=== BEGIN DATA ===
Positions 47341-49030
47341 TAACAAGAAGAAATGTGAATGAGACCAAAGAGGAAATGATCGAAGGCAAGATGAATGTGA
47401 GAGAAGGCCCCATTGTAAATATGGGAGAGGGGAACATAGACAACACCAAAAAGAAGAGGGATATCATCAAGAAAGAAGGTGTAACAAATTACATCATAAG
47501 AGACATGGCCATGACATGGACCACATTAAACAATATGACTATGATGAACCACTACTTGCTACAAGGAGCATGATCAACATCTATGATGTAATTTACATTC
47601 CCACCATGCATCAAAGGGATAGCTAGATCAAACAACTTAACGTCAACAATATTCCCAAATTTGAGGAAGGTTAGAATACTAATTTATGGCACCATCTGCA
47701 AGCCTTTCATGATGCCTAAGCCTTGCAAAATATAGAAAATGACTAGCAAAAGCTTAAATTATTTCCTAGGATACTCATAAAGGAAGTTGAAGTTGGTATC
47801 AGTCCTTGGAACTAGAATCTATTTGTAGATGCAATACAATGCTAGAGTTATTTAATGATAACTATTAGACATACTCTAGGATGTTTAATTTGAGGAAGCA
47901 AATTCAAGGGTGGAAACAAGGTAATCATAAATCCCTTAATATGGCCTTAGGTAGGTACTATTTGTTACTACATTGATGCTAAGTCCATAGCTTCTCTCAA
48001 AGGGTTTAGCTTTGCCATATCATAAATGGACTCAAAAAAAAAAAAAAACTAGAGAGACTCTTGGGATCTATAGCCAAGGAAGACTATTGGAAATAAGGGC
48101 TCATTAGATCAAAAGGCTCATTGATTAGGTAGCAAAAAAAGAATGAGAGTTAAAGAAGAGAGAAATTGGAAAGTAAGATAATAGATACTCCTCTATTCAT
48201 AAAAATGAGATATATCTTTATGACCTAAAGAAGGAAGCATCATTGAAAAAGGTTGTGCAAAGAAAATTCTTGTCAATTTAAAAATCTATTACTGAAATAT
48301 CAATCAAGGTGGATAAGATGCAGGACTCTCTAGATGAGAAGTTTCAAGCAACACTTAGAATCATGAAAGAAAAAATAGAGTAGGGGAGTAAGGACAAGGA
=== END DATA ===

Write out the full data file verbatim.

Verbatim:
Positions 47341-49030
47341 TAACAAGAAGAAATGTGAATGAGACCAAAGAGGAAATGATCGAAGGCAAGATGAATGTGA
47401 GAGAAGGCCCCATTGTAAATATGGGAGAGGGGAACATAGACAACACCAAAAAGAAGAGGGATATCATCAAGAAAGAAGGTGTAACAAATTACATCATAAG
47501 AGACATGGCCATGACATGGACCACATTAAACAATATGACTATGATGAACCACTACTTGCTACAAGGAGCATGATCAACATCTATGATGTAATTTACATTC
47601 CCACCATGCATCAAAGGGATAGCTAGATCAAACAACTTAACGTCAACAATATTCCCAAATTTGAGGAAGGTTAGAATACTAATTTATGGCACCATCTGCA
47701 AGCCTTTCATGATGCCTAAGCCTTGCAAAATATAGAAAATGACTAGCAAAAGCTTAAATTATTTCCTAGGATACTCATAAAGGAAGTTGAAGTTGGTATC
47801 AGTCCTTGGAACTAGAATCTATTTGTAGATGCAATACAATGCTAGAGTTATTTAATGATAACTATTAGACATACTCTAGGATGTTTAATTTGAGGAAGCA
47901 AATTCAAGGGTGGAAACAAGGTAATCATAAATCCCTTAATATGGCCTTAGGTAGGTACTATTTGTTACTACATTGATGCTAAGTCCATAGCTTCTCTCAA
48001 AGGGTTTAGCTTTGCCATATCATAAATGGACTCAAAAAAAAAAAAAAACTAGAGAGACTCTTGGGATCTATAGCCAAGGAAGACTATTGGAAATAAGGGC
48101 TCATTAGATCAAAAGGCTCATTGATTAGGTAGCAAAAAAAGAATGAGAGTTAAAGAAGAGAGAAATTGGAAAGTAAGATAATAGATACTCCTCTATTCAT
48201 AAAAATGAGATATATCTTTATGACCTAAAGAAGGAAGCATCATTGAAAAAGGTTGTGCAAAGAAAATTCTTGTCAATTTAAAAATCTATTACTGAAATAT
48301 CAATCAAGGTGGATAAGATGCAGGACTCTCTAGATGAGAAGTTTCAAGCAACACTTAGAATCATGAAAGAAAAAATAGAGTAGGGGAGTAAGGACAAGGA